Textile printing is the process of applying color
to fabric in definite patterns or designs. In properly printed fabrics
the color is bonded with the fiber, so as to resist against washing and
friction when being worn. Textile printing is related to dyeing but in
dyeing properly the whole fabric is uniformly covered with one color,
whereas in printing one or more colors are applied to it in certain
parts only, and in sharply defined patterns.
There are basically seven distinct methods
presently used to impress colored patterns onto cloth:
Hand block printing
Perrotine printing (block-printing machine
invented by Perrot of Rouen in 1834)
In printing, wooden blocks, stencils, engraved
plates, rollers, or silkscreens can be used to place colors on the
fabric. Colorants used in printing contain dyes thickened to prevent
the color from spreading by capillary attraction beyond the limits of
the pattern or design.
The typical printing process does involve several
stages in order to prepare the fabric and printing paste, and to fix the
impression permanently on the fabric. The various processes
include, pre-treatment of fabric, preparation of colors, preparation of
printing paste, impression of paste on fabric using printing methods,
drying of fabric, fixing the printing with steam or hot air (for
pigments), after process treatments.
Some textile printing machines are for printing on rolled fabric and
others are set to print onto cut pieces of fabric or directly onto
clothing. Direct to garment printing, also known as DTG
printing, digital direct to garment printing, digital apparel printing,
and inkjet to garment printing, is a process of printing on textiles and
garments using specialized or modified inkjet technology. DTG
Printing outputs a high resolution compared to silk-screen printing.
The two key requirements of a DTG printer are a transport mechanism for
the garment and specialty inks (inkjet textile inks) that are applied to
the textile directly and are absorbed by the fibers. With "Direct-to-Garment"
printing, a photo or graphic is printed on fabric with particular type
All direct to garment printers are descendants of
the desktop inkjet printer. The resolution and speed of
direct-to-garment inkjet printers have been increased greatly over the
last several years (the direct to garment era is generally recognized as
beginning in the last quarter of 2004 when Mimaki & U.S. Screen
introduced their printers at the SGIA show in Minneapolis
Direct to garment (DTG) printing is most commonly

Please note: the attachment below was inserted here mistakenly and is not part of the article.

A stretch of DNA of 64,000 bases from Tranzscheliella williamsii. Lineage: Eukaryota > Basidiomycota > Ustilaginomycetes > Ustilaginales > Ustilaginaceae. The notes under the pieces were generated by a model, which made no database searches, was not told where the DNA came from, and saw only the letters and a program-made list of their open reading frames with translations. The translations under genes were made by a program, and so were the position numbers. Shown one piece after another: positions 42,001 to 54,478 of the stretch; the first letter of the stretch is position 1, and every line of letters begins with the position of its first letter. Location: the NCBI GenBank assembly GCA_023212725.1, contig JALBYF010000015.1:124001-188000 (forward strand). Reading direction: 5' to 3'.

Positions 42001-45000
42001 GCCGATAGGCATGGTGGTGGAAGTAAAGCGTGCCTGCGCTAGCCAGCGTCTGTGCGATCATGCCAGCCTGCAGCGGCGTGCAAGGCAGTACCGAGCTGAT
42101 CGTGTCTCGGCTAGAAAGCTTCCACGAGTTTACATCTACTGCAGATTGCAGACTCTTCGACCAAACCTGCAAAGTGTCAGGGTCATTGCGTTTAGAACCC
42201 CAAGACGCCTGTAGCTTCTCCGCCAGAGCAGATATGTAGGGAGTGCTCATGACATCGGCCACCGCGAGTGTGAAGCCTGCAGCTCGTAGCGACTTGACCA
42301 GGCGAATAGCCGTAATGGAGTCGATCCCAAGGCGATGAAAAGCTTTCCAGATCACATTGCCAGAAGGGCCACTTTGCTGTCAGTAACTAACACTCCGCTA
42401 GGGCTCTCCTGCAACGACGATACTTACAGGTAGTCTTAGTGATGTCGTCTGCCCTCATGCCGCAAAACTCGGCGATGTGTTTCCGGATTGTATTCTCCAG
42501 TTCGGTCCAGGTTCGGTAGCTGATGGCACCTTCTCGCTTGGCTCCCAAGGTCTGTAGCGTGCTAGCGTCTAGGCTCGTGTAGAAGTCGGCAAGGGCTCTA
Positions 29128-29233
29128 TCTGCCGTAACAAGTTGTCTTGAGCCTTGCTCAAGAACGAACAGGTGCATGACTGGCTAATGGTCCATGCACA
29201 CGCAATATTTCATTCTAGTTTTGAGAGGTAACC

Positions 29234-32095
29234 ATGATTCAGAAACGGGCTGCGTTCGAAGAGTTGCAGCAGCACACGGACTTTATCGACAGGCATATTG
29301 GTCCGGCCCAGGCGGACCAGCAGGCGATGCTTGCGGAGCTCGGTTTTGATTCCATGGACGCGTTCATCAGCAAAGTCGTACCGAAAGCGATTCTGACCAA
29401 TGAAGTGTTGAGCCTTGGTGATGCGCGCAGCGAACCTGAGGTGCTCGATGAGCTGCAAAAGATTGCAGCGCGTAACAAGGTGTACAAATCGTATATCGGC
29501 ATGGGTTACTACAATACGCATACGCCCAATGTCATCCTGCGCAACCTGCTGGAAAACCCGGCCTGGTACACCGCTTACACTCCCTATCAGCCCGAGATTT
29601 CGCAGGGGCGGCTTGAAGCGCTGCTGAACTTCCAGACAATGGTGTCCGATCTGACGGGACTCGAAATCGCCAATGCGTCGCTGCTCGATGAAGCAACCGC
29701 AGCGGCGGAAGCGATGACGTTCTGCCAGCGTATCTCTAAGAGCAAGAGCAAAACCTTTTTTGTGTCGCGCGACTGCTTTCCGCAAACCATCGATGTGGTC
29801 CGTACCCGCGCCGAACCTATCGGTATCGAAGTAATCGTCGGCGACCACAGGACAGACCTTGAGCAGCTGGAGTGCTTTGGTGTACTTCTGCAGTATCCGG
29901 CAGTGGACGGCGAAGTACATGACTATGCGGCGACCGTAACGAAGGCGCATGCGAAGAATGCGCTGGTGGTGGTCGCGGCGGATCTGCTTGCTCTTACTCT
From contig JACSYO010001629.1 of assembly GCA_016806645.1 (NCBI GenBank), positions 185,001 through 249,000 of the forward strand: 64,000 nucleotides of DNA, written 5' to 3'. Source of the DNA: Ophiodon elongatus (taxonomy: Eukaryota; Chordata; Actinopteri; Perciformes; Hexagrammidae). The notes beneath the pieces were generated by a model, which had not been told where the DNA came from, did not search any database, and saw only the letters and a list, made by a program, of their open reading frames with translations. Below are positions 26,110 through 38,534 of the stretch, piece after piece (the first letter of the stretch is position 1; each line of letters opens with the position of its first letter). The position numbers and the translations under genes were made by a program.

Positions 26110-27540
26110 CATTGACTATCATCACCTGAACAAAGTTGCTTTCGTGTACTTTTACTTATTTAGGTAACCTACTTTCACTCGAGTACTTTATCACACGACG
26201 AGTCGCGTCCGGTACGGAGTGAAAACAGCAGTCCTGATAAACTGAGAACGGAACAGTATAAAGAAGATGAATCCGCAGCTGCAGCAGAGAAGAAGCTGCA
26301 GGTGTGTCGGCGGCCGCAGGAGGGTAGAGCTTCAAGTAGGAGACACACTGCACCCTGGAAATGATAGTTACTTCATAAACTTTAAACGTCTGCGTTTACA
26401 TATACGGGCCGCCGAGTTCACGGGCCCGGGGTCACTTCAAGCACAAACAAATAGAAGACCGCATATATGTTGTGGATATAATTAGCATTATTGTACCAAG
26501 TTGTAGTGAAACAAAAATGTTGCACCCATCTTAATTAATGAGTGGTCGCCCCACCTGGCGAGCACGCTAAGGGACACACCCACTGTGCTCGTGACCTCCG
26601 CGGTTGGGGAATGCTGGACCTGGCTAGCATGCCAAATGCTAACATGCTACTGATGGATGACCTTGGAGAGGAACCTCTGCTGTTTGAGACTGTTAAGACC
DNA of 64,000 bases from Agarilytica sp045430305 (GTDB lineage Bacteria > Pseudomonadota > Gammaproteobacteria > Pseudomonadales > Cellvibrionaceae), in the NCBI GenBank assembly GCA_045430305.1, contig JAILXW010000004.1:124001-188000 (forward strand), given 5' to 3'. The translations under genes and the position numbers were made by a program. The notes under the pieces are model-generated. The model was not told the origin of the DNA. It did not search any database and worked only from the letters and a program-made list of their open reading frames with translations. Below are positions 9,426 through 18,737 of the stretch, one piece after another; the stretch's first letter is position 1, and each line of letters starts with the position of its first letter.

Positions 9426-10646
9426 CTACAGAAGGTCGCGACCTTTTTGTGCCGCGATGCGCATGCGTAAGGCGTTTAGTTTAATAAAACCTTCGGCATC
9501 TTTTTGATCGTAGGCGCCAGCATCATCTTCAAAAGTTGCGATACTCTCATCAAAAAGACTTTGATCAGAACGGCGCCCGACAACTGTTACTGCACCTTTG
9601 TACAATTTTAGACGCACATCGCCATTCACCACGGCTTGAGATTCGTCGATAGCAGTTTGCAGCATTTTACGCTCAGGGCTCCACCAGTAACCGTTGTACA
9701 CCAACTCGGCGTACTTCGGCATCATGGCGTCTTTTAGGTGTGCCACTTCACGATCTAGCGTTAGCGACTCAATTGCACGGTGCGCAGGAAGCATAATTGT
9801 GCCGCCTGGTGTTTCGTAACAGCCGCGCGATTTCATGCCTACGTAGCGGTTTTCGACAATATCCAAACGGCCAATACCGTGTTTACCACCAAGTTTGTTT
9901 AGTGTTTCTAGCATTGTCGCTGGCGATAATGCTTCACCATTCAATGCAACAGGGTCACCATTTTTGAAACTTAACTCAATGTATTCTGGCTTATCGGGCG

implemented on garments that are made of cotton or cotton blends,
although recent developments in technology have allowed for superior
performance on light colored polyester and cotton/poly blends. DTG
printing on dark garments is now being accomplished by a number of
different manufacturers. The dark garments printing process has taken
longer to master. First a pre-treatment occurs on the fabric
location to be printed. Not exactly like and
underbase & flash that is done on screen
printing projects, but similar in some respects.
The majority of DTG printers are driven from a
computer by the use of software known as a RIP (Raster Image Processor).
The RIP software allows the printer to print with larger volumes of ink,
generate white ink underbases for dark shirts and also provides for more
precision color management through color profiles. More advanced RIP
software allows for driving multiple printers from one computer,
advanced job queuing, ink cost calculation as well as a real time
preview of the file prior to printing.
DTG was seen as a viable solution for low-quantity
orders previously not possible because of the expensive setup process of
screen printers. This opened a new market of quantity-one consumer
driven purchasing of digitally printed direct to garment goods and a
surge of large online fulfillment operations to meet this growing
demand. These large fulfillment centers dominated the market until
2007 when 'design your own' online designer solutions entered the market
and allowed smaller fulfillment centers to afford similar technology for
their own websites.
If you wish to learn more about printing and the
process you can contact machine & equipment manufacturers in the
industry. Another good resource is to attend one of the garment
printing trade shows. You can contact companies such as
ISS Show, and
A primary advantage of DTG printing is the lack of
set-up costs and instant turnaround time not associated with traditional
garment printing methods such as screen printing. The comparative
disadvantage of DTG is equipment maintenance and ink cost. Ink
technology developments have significantly improved ink performance and
lowered ink cost. Digital printing technologies are non-contact, meaning
that media is printed on without hand contact, allowing for a more
precise image. This prevents the image distortion that takes place in
What is the primary difference between screen
printing and direct to garment printing?
Simply put, digital printing is less expensive for
small production runs and screen printing is generally less expensive
larger volume production.
You may also have interest in learning about
e-ink & e-paper.
Electronic Ink and Electronic Paper are completely different than
digital printing, but certainly something that you may want to learn